How do you change the sound?

The speech is simple and obvious: The larger the tailpiece, the more the sound of the snare drum will be affected by it. Less tailpiece (tailpiece with few threads), and what comes out is much more faithful to the sound of the drum (a combination of woods, circles, and skins).

If you put a tailpiece with many threads the sound of the drum does not change, but its nuances vary, what is the characteristic sound of the tailpiece varies.

Assembling a tailpiece with 10/14 threads and maybe not very spiraled will have a darker sound. By increasing the numbest of threads, the sound will be brighter. My advice is not to overdo it from either side.

There is an infinite number of special strings, such as the one with 10 wires arranged in a wider manner. In this case, a dry sound is maintained compared to a standard 10 wires while maintaining the sound characteristics of the drum.

Pure sound produces tailors with empty center space useful for reducing the characteristic rustling sound when other drums are played.

Obviously, for the same number, coiling, and materials, different brands may sound different. We just have to try.


The assembly of the tailpiece depends on the wire harness that is used. In general, the resonant skin is assembled, it is tuned, and then we proceed with the tailpiece.

The process is obvious, you mount the tailpiece leaving it with a low tension, then you play the snare drum and keep pulling it slowly (e.g. a quarter of a turn at a time) until you reach a sound that is a right mix between response and sensitivity, depending on gender and our “touch”.

The sound will pass from being bland to being very dry and depending on the genre and your taste, you will stop at the moment you deem appropriate.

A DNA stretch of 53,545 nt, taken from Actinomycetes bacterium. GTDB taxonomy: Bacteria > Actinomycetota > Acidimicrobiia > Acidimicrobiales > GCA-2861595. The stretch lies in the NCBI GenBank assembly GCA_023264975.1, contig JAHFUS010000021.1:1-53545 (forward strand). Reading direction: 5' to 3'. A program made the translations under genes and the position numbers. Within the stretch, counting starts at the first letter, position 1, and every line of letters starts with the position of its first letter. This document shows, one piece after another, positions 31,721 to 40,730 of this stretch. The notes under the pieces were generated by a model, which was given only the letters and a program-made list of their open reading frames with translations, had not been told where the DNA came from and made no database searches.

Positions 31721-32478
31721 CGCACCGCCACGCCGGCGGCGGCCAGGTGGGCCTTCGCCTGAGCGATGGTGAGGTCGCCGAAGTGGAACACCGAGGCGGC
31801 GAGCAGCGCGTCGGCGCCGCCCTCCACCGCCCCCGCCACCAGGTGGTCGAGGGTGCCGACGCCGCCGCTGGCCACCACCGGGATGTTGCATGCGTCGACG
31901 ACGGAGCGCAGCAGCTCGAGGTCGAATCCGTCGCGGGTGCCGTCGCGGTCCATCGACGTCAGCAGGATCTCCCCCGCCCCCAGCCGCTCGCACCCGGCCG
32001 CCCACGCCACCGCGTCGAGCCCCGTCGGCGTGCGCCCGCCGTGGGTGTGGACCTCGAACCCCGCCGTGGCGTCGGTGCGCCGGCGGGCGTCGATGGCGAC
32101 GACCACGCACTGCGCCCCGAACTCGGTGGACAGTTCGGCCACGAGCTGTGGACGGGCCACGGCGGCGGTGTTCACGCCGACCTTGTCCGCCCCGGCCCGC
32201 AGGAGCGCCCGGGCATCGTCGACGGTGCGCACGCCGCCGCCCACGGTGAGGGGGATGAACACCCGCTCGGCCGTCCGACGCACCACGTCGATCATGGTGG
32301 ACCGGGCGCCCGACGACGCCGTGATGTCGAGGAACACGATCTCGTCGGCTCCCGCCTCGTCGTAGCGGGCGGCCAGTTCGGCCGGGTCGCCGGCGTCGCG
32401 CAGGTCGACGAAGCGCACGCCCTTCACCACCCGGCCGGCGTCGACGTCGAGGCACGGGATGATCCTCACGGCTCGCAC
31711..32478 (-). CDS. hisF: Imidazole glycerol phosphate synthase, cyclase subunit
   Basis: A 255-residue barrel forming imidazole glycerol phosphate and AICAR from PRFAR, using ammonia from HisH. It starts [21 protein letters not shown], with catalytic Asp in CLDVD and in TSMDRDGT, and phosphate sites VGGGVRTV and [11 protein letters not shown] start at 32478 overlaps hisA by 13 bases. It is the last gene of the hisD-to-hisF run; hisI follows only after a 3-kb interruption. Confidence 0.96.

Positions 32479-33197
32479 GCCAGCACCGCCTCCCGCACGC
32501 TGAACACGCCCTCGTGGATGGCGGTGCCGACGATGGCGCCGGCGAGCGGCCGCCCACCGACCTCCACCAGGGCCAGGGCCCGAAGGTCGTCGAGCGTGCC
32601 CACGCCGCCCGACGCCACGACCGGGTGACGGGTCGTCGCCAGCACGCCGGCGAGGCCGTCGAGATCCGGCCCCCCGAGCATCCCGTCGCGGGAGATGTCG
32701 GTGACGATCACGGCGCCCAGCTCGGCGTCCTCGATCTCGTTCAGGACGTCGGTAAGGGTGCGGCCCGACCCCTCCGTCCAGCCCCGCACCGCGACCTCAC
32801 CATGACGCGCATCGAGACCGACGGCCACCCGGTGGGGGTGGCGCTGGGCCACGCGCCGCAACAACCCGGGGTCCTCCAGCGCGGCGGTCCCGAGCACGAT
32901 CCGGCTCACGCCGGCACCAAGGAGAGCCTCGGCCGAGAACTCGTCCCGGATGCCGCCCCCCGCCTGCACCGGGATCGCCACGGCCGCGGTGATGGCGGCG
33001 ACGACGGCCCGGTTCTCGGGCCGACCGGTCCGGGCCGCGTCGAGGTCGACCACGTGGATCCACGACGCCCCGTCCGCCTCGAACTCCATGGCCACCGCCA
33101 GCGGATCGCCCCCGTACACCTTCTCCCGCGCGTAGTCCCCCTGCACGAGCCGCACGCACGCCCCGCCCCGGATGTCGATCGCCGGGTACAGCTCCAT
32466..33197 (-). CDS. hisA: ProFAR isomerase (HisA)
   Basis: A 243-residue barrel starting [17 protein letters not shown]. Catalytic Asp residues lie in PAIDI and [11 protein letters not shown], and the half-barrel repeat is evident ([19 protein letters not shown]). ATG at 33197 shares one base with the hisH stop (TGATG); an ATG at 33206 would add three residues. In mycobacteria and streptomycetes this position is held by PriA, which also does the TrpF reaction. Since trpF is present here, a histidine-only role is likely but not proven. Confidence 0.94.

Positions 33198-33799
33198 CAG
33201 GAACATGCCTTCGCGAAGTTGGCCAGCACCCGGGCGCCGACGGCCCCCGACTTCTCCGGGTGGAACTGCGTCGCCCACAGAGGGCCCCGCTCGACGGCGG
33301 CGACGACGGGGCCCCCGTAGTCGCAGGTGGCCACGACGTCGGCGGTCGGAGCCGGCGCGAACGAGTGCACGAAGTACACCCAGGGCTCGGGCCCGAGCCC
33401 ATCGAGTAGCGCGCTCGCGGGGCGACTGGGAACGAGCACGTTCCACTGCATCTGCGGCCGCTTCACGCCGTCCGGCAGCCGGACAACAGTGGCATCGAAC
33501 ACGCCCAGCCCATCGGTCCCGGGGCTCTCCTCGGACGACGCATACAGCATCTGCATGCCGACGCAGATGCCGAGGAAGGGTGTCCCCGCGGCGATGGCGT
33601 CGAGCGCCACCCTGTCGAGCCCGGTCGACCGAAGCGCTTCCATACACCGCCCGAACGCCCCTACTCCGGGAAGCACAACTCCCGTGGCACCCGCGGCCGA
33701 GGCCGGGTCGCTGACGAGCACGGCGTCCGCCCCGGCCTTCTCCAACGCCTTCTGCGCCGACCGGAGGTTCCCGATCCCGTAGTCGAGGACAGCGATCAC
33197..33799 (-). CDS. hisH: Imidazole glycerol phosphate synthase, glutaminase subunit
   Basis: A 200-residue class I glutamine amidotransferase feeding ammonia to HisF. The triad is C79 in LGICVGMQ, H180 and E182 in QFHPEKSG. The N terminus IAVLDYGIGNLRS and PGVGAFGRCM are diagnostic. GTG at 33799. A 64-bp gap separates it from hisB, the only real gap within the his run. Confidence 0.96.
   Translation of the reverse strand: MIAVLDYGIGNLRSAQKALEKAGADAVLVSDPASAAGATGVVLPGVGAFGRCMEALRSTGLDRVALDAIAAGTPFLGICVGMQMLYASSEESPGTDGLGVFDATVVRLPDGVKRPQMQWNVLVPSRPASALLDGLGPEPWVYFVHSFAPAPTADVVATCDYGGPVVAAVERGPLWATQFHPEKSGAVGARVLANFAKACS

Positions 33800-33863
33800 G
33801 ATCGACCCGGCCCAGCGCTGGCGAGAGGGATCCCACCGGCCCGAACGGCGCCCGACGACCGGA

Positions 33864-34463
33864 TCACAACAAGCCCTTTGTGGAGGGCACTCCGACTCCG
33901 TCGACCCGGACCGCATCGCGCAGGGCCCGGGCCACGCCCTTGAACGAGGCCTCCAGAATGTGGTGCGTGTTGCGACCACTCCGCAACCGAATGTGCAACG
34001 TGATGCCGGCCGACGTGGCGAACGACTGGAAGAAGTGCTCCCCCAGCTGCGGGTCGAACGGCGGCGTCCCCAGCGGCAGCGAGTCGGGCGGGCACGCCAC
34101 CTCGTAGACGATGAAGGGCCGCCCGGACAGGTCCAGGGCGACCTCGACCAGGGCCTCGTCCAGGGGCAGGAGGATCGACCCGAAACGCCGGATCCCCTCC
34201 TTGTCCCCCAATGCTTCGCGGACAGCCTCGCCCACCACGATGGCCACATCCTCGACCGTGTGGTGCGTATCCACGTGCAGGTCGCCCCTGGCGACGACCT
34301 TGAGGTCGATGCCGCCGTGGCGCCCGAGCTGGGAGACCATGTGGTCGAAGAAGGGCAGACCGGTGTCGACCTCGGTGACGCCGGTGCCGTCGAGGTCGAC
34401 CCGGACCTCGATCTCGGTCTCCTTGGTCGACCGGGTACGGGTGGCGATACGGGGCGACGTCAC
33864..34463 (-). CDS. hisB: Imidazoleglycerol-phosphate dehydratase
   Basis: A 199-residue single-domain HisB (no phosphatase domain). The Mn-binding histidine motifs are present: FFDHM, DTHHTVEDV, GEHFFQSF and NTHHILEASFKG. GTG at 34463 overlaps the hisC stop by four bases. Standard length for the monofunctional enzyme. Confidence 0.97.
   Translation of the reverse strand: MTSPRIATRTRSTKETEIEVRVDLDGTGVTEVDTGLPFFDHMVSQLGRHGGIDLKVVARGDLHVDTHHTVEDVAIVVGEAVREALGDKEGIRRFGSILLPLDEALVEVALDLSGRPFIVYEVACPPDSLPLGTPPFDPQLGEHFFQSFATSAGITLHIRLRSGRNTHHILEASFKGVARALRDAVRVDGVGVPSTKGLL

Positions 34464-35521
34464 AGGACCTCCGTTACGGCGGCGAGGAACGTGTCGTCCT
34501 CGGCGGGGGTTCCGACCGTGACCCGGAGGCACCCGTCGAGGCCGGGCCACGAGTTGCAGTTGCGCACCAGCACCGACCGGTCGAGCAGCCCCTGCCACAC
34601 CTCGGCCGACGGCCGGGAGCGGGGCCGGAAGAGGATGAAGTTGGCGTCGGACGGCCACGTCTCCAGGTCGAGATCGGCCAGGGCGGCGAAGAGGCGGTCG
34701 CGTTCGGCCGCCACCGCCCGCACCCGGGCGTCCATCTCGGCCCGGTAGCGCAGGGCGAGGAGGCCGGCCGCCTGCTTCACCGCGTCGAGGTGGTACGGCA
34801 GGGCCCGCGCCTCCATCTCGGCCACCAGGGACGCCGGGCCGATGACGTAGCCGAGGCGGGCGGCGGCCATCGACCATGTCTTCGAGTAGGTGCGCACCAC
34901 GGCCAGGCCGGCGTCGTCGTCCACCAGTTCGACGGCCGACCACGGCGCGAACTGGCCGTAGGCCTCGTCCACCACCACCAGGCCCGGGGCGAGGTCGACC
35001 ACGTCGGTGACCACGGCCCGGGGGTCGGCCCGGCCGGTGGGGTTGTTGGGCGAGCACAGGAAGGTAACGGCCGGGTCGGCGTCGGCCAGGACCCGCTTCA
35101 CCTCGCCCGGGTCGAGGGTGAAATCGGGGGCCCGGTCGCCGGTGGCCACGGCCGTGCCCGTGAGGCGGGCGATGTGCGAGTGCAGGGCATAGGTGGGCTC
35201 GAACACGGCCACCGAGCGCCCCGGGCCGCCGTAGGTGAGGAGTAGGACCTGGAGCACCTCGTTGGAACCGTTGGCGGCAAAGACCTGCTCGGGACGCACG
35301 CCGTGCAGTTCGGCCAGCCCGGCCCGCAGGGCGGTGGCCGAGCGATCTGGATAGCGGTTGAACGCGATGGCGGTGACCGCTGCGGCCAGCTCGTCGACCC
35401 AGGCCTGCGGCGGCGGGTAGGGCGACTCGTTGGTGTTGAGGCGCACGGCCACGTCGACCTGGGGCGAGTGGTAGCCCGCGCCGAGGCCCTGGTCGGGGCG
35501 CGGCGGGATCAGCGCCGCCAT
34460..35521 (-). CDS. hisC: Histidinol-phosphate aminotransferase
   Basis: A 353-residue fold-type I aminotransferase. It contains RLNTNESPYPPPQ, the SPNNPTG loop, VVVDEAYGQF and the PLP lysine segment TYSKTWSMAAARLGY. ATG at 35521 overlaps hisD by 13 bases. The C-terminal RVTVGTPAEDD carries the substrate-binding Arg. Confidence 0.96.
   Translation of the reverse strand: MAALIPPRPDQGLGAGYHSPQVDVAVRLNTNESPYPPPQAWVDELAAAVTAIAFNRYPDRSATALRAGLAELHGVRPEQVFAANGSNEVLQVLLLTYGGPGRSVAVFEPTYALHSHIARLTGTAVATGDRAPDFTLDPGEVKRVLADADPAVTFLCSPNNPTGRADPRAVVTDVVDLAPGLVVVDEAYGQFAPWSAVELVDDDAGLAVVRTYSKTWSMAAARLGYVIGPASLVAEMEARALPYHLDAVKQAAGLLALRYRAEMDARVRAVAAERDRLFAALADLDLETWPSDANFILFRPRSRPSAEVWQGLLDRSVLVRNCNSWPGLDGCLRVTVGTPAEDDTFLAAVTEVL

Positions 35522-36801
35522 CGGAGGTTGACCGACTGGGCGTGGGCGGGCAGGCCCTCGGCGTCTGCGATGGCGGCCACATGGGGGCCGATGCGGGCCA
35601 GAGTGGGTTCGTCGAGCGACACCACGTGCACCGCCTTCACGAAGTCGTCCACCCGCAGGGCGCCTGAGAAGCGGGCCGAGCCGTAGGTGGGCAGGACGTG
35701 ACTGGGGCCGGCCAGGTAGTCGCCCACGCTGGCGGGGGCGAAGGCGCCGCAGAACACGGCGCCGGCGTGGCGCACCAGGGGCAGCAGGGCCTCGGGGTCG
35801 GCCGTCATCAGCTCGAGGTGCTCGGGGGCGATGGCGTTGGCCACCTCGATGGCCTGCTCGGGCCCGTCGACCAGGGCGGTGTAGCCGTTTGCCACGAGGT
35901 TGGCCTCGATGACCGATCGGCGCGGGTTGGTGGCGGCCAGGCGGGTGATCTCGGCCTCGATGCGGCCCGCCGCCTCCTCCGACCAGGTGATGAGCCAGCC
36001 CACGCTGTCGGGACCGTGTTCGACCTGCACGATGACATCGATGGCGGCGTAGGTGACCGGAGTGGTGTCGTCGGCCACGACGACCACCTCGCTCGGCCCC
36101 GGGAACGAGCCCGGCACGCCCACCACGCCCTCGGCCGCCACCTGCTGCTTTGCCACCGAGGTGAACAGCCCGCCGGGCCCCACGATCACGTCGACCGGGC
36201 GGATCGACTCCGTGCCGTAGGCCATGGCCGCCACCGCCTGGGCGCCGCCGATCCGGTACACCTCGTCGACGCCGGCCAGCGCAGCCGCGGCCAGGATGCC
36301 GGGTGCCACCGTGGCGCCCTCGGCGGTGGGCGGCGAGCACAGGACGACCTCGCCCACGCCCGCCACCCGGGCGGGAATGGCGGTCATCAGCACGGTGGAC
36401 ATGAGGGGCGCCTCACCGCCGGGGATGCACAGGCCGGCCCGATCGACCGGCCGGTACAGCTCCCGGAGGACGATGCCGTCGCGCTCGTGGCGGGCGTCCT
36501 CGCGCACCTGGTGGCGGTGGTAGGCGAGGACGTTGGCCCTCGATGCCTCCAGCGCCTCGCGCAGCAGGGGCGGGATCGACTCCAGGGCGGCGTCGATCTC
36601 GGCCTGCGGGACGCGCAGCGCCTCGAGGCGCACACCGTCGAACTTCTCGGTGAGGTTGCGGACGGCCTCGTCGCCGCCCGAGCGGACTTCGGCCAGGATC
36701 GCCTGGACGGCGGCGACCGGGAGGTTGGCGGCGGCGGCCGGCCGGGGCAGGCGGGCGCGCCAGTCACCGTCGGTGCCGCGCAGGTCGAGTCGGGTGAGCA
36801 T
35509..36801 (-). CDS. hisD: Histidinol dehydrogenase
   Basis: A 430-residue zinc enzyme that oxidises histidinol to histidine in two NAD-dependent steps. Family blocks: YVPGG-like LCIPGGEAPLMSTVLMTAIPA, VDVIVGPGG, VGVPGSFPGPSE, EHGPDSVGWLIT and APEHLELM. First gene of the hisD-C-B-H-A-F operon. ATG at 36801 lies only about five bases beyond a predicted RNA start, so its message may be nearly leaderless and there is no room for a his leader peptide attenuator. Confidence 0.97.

A very tense tailpiece will be good for those who play very strong but will lose its characteristic rustling and a little sensitivity when playing ghost notes.

If, after playing the toms or the eardrum, you hear the tailpiece emitting a little rustling sound, my advice is not to use handkerchiefs or other ways to stop it completely. A little tailpiece should be heard and during the live shows, it won’t bother you. If the noise is not exaggerated, it will not bother even during registration.


When mounting a tailpiece (but also applies to other pieces such as skins), beware of a number of things.

Although they are now all produced in series, some tailpieces have manufacturing defects such as welding burrs that could ruin the skin. It is often easy to remedy with a file to prevent this from happening.

If it is not possible to file the weld, you can opt for a thicker resonant skin such as the Aquarian Hi-Performance Series which has a reinforcement in the part where the retina rests.


What a stupid question. Yes, you read that right, I said stupidly. Why?

If you had to ask 10 different drummers when a snare drum sounds good, you would get 10 different answers. For this reason, we sell the most varied types of snare drums, skins, circles, and tailpieces.

First, you need to understand the genre you need to play. It is obvious that a very nice snare drum in a rock situation is not exactly what you need in a jazz situation and vice versa.

The snare drum sounds good depending on many things like the skin, the stem, the rim, the tailpiece but also depending on what it sounds but above all depending on who plays it. It seems trivial but it is not. Don’t focus on the numbest of retina wires maniacally, but to begin with, if you don’t know where to find your bearings, choose a standard.

From there you can make all the adjustments you want and the tests you want. Taking it apart and reassembling it often does not damage the snare drum and will indeed give you experience, as well as try different types of skins and drumsticks.

The advice as always is to make tests and judge yourself with your ears.

I hope however that this overview has been useful to you and has helped you to clarify some aspects.

If you want to add or correct anything, if you have suggestions, experiences that can complete the article or something that you believe is wrong, I invite you to let me know in the comments.

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